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Moody's Downgrades Large Piece Of $1.7B Office Loan With Exposure To X, WeWork, First Republic

Columbia Property Trust's 245-249 West 17th St., where the social media platform known as X allegedly has not paid rent since Elon Musk's October 2022 takeover of the company.

A trio of troubled tenants at a swanky Chelsea office building are causing problems for a nationwide commercial portfolio tied to a $1.7B loan.

Moody’s has downgraded two classes of the CMBS trust that owns the loan backing Columbia Property Trust's seven-building, 2.7M SF office portfolio on which it defaulted earlier this year. In its rating action, Moody's Investors Service wrote that the value of the buildings has deteriorated due to rent collection issues.

The biggest problem facing the loan is 245-249 West 17th St., where X, formerly Twitter, hasn’t paid rent since Elon Musk purchased the company for $44B last October, Crain’s New York Business reported. The social media platform occupies 76% of the property and makes up 12.2% of the broader portfolio's base rent.

First Republic Bank, which failed in May, also had a lease in the Chelsea building, and that space has gone dark, Crain's reported.

The 281K SF property, which spans two interconnected buildings, was constructed in 1909 and most recently renovated in 2014, according to CPT’s website. CPT purchased 245-249 West 17th St., along with another nearby property, for $514M in 2017.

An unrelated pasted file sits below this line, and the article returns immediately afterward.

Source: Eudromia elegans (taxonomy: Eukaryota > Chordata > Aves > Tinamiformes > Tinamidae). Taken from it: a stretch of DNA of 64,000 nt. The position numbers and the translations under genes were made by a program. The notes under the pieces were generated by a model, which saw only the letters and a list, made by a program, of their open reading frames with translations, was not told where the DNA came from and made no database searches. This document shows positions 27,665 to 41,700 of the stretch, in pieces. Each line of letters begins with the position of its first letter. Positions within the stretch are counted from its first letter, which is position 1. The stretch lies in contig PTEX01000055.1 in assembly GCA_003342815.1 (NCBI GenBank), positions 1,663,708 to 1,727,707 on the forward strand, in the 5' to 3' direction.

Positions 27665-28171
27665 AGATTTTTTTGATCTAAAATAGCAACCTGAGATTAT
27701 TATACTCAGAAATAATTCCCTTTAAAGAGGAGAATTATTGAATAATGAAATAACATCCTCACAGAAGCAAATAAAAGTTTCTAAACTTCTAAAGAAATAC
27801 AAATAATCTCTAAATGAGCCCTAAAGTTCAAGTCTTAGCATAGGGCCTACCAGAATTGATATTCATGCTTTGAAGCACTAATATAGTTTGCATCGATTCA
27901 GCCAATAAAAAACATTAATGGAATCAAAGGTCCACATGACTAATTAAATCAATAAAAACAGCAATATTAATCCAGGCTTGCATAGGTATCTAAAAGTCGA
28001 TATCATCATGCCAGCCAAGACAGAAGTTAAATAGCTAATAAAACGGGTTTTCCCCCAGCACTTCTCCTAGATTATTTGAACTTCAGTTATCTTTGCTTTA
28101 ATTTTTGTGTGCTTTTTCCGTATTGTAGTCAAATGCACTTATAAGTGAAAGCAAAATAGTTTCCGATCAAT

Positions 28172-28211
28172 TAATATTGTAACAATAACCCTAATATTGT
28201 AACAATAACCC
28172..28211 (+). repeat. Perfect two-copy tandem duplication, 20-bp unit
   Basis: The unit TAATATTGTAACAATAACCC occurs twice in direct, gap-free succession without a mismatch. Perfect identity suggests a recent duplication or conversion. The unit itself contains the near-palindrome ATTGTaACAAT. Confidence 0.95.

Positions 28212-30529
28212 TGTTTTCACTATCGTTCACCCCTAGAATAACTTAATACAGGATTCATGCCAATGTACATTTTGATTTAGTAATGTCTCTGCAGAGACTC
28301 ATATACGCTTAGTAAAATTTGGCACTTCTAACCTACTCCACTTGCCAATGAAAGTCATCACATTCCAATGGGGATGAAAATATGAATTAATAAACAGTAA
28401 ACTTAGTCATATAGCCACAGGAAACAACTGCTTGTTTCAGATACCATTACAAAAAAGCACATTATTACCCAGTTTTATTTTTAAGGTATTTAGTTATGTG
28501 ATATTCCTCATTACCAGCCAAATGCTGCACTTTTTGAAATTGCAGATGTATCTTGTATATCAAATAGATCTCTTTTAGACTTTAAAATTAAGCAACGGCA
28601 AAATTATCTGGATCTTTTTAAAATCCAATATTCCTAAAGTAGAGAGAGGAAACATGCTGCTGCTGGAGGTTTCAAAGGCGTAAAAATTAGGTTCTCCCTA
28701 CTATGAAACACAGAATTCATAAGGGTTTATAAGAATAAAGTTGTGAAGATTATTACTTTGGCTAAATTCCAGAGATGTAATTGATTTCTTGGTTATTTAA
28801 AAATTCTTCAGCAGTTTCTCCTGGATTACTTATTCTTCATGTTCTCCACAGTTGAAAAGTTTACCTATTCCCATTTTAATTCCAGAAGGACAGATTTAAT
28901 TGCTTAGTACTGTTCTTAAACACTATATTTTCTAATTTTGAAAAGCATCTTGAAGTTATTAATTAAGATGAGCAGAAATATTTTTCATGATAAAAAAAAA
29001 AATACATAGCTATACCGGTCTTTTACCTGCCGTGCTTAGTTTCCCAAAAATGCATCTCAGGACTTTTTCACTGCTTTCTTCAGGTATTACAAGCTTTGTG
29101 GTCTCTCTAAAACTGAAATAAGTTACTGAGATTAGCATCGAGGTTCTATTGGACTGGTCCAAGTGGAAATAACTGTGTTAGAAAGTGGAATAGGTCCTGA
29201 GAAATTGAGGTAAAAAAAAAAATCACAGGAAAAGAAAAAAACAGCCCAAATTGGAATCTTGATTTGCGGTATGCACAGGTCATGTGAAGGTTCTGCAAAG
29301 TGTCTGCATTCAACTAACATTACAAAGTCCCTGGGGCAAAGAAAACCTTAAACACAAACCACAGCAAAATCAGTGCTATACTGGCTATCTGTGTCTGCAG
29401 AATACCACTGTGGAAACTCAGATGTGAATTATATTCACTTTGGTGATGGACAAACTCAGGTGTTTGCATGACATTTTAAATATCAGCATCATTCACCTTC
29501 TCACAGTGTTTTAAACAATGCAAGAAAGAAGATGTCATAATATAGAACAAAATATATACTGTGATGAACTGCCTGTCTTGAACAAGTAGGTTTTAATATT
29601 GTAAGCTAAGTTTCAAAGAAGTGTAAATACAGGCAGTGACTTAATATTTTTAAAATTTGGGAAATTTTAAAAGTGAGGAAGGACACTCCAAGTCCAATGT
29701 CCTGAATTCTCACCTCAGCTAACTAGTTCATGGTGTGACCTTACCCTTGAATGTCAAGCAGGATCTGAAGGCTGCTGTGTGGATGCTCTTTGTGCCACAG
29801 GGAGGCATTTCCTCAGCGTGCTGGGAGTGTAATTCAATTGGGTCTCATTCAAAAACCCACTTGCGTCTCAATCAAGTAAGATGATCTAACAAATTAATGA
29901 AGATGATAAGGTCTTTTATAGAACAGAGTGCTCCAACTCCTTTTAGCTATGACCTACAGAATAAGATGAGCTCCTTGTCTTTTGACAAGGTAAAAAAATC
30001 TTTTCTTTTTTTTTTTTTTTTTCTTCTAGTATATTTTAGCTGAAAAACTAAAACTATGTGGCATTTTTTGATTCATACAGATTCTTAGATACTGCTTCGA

Now, Moody’s has downgraded two classes of a $485M piece of the $1.72B security, which also backs two other Manhattan properties, as well as office buildings in San Francisco, Boston and Jersey City. The portfolio is also tied to a $125M mezzanine loan, per Moody's.

WeWork, which has said it is looking to renegotiate "nearly all" of its office leases, occupies 2.2% of the portfolio's net rentable area, per Moody's. It occupies approximately 60K SF at 650 California St. in San Francisco in a lease that expires in 2029.

The credit rating agency downgraded one class of the trust from Ba3 to B2 and another from B3 to Caa2, all deep junk ratings, according to Crain's.

Moody's estimates that the net cash flow from the properties has dipped by 16%, or $81M, in the 12 months since the security was sold to institutional investors. Its estimated loan-to-value on the total debt backing the portfolio is 197%. An interest rate cap on the debt expires in December.

The B-piece of the debt is owned by Oaktree Capital, which also owns the $125M mezzanine loan, The Real Deal reported.

Oaktree fought against a June appraisal that valued the portfolio at $1.6B and is pushing for a $1.8B valuation, which the loan servicer plans to accept, TRD reported. The new valuation represents a 23% drop in the two years since the debt was securitized.

CPT and Oaktree declined to comment. The loan was last paid in April 2023 and has $10.2M of principal and interest payments outstanding, according to Moody's.

CORRECTION, SEPT. 19, 12:30 P.M. ET: WeWork is not a tenant at 245-249 West 17th St., as a previous version of this story indicated. It leases space at 650 California St. in San Francisco, also owned by Columbia Property Trust and backed by the $1.7B loan. This story has been updated.